Today Amazon's vice president for global public policy, Paul Misener, went before a house committee on oversight and government reform to make a plea that the Federal Aviation Administration—not state and local governments—be the sole regulators of domestic commercial drone use, Reuters reports.
Why wouldn't the mammoth online retailer want local and state governments to regulate the movement of drones for their Amazon Prime Air service? They might fear the city using its zoning laws to restrict drone activity. They also might not want to deal with privacy issues related to video or other information the drone might capture as it makes its creepy way across the sky
I'm not sure of their exact reasons. They didn't directly respond to the questions I e-mailed them. But I do know one fear that they have yet to consider:
Roving bands of stick-wielding teens with nothing to do but hunt drones.
I mean, look at this thing: I once was a 16-year-old boy with not much to do. If I were walking home from school and I saw a hovering "octocopter" depositing its load on my neighbor's stoop, I'd take the stick I was given when I became a teenager, or perhaps pull a rock from the rock sack I was also given on that day, knock the drone out of the sky, and then steal the dildos or fungal cream or Cards Against Humanity or whatever else is in there and drag it back to my teen den.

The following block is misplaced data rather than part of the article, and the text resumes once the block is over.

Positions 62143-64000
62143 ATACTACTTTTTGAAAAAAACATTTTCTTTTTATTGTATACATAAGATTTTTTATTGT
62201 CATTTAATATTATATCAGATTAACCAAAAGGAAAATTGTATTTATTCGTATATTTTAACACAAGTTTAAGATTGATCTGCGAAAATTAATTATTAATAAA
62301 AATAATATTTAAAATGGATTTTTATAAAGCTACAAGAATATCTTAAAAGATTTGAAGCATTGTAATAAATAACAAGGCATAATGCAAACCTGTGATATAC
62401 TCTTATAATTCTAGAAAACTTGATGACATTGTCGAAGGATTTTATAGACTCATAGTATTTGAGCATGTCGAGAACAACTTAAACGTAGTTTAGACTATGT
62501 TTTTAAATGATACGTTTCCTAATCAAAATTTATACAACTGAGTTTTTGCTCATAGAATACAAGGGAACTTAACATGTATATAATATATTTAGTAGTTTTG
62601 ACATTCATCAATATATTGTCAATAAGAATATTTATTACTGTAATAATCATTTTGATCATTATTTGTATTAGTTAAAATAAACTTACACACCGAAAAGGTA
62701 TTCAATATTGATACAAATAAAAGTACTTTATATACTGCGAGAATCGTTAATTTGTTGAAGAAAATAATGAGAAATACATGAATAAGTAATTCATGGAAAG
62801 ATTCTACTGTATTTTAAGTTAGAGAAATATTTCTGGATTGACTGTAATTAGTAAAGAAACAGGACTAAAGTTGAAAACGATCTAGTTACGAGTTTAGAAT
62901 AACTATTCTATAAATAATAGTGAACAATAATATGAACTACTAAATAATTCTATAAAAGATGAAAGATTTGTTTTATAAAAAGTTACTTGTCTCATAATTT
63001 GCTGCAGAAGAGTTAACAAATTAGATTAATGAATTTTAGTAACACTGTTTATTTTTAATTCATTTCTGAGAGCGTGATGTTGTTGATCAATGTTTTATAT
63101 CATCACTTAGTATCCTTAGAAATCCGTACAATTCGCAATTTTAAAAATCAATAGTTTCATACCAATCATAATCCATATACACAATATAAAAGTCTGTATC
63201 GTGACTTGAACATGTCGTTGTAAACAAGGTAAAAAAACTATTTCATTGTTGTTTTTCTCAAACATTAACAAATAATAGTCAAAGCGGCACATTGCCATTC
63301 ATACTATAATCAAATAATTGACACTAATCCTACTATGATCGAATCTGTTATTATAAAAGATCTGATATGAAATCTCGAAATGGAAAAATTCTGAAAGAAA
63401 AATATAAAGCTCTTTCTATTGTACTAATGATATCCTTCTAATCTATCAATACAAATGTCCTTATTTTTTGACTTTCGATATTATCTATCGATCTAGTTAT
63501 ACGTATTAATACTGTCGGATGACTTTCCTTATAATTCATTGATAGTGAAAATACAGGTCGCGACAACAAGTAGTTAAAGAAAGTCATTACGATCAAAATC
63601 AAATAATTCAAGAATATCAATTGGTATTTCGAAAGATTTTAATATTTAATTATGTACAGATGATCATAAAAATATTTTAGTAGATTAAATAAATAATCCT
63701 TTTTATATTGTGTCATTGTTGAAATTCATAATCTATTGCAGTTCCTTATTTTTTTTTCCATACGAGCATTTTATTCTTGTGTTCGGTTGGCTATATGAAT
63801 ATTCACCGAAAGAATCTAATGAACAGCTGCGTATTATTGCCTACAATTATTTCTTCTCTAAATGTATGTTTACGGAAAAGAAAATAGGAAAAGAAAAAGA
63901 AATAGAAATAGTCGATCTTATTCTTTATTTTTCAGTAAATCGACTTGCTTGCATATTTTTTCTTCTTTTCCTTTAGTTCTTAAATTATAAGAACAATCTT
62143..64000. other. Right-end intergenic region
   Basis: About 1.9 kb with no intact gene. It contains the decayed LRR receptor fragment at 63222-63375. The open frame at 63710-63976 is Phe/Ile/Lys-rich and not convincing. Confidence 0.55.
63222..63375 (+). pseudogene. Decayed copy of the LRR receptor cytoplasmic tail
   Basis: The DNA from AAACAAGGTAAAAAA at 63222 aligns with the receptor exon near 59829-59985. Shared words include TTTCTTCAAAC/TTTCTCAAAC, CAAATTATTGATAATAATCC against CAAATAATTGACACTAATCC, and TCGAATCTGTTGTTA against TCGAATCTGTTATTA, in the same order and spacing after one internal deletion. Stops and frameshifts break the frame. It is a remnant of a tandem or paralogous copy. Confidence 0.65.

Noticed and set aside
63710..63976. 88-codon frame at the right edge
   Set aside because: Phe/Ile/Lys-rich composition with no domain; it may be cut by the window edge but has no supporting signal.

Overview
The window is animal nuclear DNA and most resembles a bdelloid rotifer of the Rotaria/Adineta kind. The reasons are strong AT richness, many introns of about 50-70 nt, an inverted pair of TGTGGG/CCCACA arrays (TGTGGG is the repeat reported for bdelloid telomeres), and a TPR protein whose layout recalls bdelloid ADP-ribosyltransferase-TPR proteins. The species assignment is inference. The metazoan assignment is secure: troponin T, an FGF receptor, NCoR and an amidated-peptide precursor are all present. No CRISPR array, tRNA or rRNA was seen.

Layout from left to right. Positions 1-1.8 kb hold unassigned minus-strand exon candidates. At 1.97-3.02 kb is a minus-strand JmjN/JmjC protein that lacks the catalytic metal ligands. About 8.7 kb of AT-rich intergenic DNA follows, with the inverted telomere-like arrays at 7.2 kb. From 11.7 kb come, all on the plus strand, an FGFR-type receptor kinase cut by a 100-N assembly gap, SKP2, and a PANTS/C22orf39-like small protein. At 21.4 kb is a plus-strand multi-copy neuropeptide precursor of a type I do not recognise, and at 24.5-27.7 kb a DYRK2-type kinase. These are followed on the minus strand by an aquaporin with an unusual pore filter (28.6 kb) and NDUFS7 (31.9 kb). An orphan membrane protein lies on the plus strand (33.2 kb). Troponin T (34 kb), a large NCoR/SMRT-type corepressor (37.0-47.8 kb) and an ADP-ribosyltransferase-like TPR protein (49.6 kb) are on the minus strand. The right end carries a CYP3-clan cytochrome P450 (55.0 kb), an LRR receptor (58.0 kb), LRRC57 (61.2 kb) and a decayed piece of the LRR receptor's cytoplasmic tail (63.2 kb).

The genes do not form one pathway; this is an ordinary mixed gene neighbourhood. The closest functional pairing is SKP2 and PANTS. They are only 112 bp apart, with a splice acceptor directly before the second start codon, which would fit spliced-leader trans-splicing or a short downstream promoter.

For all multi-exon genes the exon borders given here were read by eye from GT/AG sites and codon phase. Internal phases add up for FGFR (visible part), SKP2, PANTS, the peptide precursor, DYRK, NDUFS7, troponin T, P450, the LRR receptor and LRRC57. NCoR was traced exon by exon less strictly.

Rocks and sticks are good close-range options, but a perusal of Amazon's robust marketplace reveals several mid-to-long-range options as well. If I were an interested teen who wanted to Mad Max: Fury Road all over some drones, I could pick up a Red Ryder Fun Kit, a fine BB gun complete with a solid wood stock and classic lever-cocking, spring air action. And if I didn't want to carry all that around, I could always go slingshot.
And how would anyone catch me? How would enforcement work? I bust up the drone and then the drone operator who saw me calls the police, sends them to my exact location, and then they arrest me? How could they be sure it was me when I was covering my face with my teen bandit bandana?
You'll never catch me alive, drones.